In the wake of that horrible, horrible, horrible event at the midnight screening of the new Batman movie, we have ALL kinds of politicos stepping forward to use the tragedy to benefit their various agendas.
Of course, the gun control people are leading the charge. Blaming guns for that tragedy is kind of like placing all of the blame for a traffic accident on ONE of the two cars involved. The person driving the car – and the person holding the gun — are responsible in both situations.
Plenty of people own guns and never commit crimes nor hurt anyone else. Plenty of people drive cars and never break the law nor hurt anyone else.
From what I’ve seen of news reports, the shooter in Colorado had NO prior criminal record. So, there would have been NO red flag raised by a background check at a gun store.
( Meanwhile, the dirtbag who shot the cop in Lumberton the other day was out on bail for a long list of violent offenses. HE managed to get his hands on a gun.)
Tragedies like Columbine, the Gabby Giffords shooting, and this theater shooting all boil down to one common element: seriously mentally-ill culprits.
I am sure, as this story progresses, we will start seeing news coverage from people who knew the suspect saying: “Yeah, he was always acting kind of crazy. Kind of scary. I just kind of ran away when he came around. Stayed away from him. I never imagined THIS.”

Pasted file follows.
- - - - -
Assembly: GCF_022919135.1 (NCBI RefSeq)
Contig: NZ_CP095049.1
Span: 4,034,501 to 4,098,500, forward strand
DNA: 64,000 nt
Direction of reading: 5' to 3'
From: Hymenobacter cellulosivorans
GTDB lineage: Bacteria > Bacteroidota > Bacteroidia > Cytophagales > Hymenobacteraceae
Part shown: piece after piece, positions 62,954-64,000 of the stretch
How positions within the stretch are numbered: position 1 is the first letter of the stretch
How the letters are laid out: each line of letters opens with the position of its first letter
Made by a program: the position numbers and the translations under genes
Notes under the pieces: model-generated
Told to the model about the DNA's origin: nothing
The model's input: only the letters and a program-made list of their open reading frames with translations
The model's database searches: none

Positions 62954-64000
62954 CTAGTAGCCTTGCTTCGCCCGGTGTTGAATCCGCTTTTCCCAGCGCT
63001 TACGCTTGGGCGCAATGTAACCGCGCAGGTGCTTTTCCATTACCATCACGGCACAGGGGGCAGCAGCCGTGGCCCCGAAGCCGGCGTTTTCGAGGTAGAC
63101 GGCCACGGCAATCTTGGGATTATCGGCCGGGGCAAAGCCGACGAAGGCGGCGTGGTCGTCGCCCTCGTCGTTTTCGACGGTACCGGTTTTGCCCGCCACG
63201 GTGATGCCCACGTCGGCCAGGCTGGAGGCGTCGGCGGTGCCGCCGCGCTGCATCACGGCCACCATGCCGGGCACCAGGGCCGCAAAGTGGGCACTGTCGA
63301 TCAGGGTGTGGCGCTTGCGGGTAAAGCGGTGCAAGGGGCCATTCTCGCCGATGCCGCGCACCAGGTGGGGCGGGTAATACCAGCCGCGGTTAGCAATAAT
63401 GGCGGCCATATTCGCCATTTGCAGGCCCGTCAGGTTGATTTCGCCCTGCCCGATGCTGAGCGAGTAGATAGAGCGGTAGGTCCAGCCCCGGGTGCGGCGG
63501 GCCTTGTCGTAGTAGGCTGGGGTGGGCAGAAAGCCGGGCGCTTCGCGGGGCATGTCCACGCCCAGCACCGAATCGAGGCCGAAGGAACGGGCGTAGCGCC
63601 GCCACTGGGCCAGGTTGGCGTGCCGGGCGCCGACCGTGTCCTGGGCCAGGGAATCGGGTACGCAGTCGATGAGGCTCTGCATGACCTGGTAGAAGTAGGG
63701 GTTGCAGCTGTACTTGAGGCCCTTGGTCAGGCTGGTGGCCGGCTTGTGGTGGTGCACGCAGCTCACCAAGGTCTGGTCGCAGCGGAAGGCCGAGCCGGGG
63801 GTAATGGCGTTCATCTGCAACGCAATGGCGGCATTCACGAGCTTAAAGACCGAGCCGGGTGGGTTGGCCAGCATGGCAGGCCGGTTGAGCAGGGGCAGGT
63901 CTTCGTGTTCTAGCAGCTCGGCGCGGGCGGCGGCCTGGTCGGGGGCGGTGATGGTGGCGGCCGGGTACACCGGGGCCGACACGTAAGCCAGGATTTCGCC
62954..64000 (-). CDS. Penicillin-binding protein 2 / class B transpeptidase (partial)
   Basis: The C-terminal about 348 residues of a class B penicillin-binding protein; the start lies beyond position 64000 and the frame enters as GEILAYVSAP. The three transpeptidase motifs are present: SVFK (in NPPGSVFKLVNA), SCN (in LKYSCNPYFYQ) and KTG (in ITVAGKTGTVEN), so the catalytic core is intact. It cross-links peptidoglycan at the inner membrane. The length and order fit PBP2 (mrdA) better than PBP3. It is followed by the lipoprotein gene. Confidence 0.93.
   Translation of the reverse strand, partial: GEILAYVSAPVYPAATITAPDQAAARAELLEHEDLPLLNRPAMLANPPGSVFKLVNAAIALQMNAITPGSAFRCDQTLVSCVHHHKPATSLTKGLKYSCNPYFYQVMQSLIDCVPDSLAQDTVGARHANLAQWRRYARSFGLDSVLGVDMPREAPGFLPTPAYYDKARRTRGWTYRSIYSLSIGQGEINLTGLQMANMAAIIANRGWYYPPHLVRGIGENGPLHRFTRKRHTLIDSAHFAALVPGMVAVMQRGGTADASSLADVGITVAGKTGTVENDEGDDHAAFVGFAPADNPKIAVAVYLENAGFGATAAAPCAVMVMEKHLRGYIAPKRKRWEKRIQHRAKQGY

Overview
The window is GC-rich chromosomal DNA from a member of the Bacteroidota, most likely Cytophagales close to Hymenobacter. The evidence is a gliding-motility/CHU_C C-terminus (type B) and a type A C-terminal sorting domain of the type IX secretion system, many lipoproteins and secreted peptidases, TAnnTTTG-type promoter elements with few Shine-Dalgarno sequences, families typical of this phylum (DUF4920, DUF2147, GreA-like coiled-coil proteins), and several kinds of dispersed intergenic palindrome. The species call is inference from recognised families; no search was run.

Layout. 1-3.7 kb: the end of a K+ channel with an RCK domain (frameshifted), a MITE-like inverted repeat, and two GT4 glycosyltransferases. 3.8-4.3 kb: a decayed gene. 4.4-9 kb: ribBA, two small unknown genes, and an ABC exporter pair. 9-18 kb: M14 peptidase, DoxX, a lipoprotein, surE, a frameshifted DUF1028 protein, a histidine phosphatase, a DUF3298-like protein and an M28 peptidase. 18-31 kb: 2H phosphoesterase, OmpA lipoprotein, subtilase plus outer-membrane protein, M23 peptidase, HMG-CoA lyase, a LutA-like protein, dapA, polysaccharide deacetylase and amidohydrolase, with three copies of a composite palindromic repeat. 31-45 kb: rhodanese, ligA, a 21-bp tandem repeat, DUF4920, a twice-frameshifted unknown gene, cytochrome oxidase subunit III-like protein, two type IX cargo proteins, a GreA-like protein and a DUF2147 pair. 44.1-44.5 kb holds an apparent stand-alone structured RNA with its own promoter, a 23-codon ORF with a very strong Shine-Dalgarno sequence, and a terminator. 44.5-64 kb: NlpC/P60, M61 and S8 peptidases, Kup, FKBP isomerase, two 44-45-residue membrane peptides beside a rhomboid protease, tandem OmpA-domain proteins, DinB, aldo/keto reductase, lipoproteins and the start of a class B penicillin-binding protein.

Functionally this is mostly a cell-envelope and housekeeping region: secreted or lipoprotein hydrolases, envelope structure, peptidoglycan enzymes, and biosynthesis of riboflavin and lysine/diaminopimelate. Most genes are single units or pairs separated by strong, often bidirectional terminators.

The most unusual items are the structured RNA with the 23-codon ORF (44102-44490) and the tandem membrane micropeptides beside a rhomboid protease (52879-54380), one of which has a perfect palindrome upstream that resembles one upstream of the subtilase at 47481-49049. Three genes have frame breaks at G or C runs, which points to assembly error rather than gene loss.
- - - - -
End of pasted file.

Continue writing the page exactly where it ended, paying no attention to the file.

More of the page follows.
(From what I understand, the Colorado suspect dressed like The Joker character from The Dark Knight and mimicked scenes from that movie.)
Therein lies the challenge. In the 1980s, the ACLU trashed the government’s ability to institutionalize and treat mentally ill individuals. Instead of being off the streets and under care, these people began living in boxes on street corners. We got “homelessness.” Seriously disturbed, scary people were thrown into the mix with the rest of us who are simply trying to make a living and get by in this world.
Law enforcement friends remind me that it is NOT illegal to be crazy. There is not a whole lot that can be done until one of these disturbed individuals snaps and does something terrible.
Our society has evolved so much toward a ‘mind your own business’ mentality. See someone behaving in a disturbed manner? Walk away. It’s not your problem.
(Remember the naked face-eating guy in Miami a few months back? Surveillance tape showed several people walking RIGHT BY that crime as it was occurring. The Columbine kids kept a bunch of really creepy, disturbing stuff in their rooms. The parents said ‘Ho-Hum.’ )
When someone is over 18 or 21, you can’t exactly MAKE them go see a psychiatrist. Though, North Carolina law does allow for involuntary commitments. If you determine that someone could be a danger to himself / herself or others, you can take them to a hospital emergency room (or call an emergency responder to do that for you). The person in question can be checked out by a doctor and held for observation for 24 hours (in some cases longer), if the doctor deems it necessary.
The bottom line is this: If there is someone in your life behaving in a seriously disturbed manner, don’t just shrug and turn a blind eye. Do your part as a friend, acquaintance , or loved one and do what you can to get them some help. Don’t wait until the media comes to you after a tragedy, so you can say: “He was acting a little strange. I always feared something like this could happen.”
Stepping up and getting involved can save that troubled person’s life — and quite possibly the lives of others.